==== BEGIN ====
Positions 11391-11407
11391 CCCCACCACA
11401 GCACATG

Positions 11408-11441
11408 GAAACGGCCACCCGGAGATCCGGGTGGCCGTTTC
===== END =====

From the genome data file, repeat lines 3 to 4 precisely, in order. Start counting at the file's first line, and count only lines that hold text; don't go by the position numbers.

11401 GCACATG

Positions 11408-11441